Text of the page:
President Clinton's Radio Address To The Nation: Modernizing America's Schools (09/30/00)
Today, in his weekly radio address, President Clinton will announce a new U.S. Department of Education analysis demonstrating the pressing need to modernize schools in every state. He will call on Congress to pass his school modernization plan, which includes $25 billion in School Modernization Bonds and a $1.3 billion initiative for urgent school renovation. He will also call on Congress to invest in other education priorities, including smaller class sizes, more after-school learning opportunities, accountability for fixing failing schools, and ensuring a qualified teacher in every classroom.
PRESIDENT CLINTON WILL RELEASE A STATE-BY-STATE SNAPSHOT OF THE CONDITION OF SCHOOL FACILITIES. The new U.S. Department of Education analysis describes the condition of school facilities in every state, from Alabama (where 84 percent of schools need repairs) to Wyoming (where 82 percent need repairs). The paper provides the first state-by-state snapshot of school facility conditions, and state-run school construction programs, and describes how School Modernization Bonds would help. In every state and the District of Columbia, at least 60 percent of schools need repairs. Crumbling schools not only have a negative effect on student learning, but they can pose serious dangers to students' health and safety. For example, 87 percent of Dade County, Florida, schools failed fire safety code requirements due to electrical problems, missing or defective smoke and heat alarms, and nonfunctional fire extinguishers.
THE CLINTON-GORE PLAN TO MODERNIZE AMERICA'S SCHOOLS. All students deserve a safe, healthy, and modern place to learn. President Clinton will urge the congressional leadership to quit stalling and pass school construction legislation this year. Specifically, to help communities meet this national priority, he has proposed:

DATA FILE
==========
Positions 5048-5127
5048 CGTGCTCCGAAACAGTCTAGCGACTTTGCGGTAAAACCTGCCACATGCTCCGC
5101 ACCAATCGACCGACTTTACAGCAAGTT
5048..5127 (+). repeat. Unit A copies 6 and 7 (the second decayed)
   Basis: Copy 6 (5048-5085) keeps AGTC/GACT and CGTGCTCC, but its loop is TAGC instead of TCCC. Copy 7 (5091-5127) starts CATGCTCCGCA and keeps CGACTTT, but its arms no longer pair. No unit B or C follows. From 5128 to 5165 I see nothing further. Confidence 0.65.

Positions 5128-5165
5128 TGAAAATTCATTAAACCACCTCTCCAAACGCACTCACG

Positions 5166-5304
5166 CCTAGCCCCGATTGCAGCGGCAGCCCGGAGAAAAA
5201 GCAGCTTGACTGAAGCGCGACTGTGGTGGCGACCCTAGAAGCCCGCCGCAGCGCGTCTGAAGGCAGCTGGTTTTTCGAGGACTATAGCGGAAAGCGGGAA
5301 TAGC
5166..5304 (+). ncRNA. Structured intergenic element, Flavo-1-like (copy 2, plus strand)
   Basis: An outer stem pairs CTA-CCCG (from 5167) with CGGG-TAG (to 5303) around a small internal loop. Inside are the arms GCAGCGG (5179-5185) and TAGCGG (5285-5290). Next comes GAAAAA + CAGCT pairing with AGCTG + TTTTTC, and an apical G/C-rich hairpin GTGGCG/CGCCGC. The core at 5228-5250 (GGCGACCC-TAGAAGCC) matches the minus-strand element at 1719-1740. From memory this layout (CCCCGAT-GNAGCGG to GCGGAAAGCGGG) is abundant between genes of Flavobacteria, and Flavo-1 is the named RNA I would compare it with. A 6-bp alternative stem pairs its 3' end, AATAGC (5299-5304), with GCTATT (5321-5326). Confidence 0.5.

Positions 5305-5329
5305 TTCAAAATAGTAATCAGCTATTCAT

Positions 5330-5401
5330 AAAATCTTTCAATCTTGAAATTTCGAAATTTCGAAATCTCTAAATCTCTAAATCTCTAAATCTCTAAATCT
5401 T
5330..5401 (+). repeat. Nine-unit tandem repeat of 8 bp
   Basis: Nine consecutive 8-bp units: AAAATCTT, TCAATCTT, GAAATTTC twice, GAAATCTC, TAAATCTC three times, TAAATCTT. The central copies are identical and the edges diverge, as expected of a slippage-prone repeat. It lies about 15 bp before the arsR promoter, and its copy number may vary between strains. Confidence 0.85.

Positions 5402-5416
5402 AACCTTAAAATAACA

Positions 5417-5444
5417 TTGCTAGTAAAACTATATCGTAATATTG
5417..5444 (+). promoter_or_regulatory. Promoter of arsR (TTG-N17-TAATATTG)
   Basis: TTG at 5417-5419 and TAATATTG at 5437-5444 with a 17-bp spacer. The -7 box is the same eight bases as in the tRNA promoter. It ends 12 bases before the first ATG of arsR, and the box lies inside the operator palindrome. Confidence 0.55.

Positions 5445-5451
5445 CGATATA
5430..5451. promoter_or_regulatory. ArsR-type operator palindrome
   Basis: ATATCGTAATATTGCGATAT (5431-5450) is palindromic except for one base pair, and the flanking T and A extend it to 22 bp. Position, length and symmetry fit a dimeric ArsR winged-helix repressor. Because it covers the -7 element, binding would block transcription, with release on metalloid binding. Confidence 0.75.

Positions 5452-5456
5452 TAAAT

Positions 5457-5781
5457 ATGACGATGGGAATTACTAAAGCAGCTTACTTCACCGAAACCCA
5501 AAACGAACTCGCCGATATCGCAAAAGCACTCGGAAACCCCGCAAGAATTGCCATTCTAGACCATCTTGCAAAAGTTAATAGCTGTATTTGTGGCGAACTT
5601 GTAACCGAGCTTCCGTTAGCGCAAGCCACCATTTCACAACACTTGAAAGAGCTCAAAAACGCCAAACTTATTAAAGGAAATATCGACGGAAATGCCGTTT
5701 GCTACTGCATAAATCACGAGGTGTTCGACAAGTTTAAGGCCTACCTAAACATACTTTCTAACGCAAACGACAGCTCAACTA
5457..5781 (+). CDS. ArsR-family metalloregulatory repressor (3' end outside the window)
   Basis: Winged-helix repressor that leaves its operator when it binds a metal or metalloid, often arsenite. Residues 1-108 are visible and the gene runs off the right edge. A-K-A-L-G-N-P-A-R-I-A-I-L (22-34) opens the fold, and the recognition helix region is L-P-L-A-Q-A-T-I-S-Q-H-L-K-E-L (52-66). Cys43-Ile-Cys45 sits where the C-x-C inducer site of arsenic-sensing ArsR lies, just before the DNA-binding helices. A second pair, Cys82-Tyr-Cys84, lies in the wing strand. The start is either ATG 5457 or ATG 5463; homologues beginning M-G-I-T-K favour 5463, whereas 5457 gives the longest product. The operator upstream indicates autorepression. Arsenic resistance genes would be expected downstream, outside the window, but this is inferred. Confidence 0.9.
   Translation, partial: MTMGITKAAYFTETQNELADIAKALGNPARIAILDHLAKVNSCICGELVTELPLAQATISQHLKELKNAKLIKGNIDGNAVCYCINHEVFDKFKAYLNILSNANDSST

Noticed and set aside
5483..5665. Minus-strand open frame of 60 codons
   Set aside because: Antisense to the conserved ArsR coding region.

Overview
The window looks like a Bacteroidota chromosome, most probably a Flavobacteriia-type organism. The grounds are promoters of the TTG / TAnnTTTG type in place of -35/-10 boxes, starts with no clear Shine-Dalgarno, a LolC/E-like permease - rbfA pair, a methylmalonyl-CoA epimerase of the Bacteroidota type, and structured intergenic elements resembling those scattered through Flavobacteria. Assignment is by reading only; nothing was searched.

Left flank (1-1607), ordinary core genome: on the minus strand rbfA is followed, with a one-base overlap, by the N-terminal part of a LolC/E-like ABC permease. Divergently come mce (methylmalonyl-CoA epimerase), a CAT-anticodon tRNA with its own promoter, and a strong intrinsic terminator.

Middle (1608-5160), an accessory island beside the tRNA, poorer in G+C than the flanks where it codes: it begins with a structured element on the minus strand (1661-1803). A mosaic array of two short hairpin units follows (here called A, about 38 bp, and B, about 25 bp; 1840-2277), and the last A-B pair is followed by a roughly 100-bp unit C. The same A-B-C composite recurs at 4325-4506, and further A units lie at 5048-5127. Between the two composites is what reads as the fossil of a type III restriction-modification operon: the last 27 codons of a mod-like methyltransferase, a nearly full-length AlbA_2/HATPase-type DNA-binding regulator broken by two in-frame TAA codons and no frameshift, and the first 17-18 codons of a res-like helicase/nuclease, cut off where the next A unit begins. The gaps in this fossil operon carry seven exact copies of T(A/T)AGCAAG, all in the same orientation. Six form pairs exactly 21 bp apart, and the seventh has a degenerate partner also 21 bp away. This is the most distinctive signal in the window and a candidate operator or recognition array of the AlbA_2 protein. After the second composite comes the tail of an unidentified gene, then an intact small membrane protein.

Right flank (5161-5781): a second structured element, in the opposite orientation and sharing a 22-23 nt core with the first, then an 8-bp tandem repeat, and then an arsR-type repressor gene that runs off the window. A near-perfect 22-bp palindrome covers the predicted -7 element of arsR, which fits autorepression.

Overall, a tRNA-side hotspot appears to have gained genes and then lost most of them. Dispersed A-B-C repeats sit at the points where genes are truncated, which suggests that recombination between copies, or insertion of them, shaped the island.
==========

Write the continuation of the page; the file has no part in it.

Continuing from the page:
- $25 BILLION IN SCHOOL MODERNIZATION BONDS. President Clinton has proposed $25 billion in school construction bonds that would be interest-free for school districts. The bonds would help build and modernize 6,000 schools nationwide. Districts could use these 15-year bonds to modernize existing schools as well as build new ones. Bond owners would receive federal tax credits rather than interest payments from school districts, allowing districts to borrow interest-free for school construction. A similar mechanism has been used successfully for Qualified Zone Academy Bonds (QZABs). In the U.S. House of Representatives, Reps. Charles Rangel and Nancy Johnson introduced bipartisan legislation based on the President's proposal with 229 sponsors. In the Senate, Sen. Charles Robb introduced a similar bill.
- $1.3 BILLION FOR URGENT REPAIRS. President Clinton has also proposed a $1.3 billion initiative to make $6.7 billion in grants and interest-free loans for emergency repairs at 5,000 schools. Over five years, the initiative would help 25,000 schools repair roofs, heating and cooling systems, and electrical wiring. The assistance would be targeted to high-need districts. Within this $1.3 billion, the initiative would allocate $50 million for public schools with high concentrations of Native American students. Sen. Harkin and Rep. Clay have introduced urgent school repair legislation in Congress.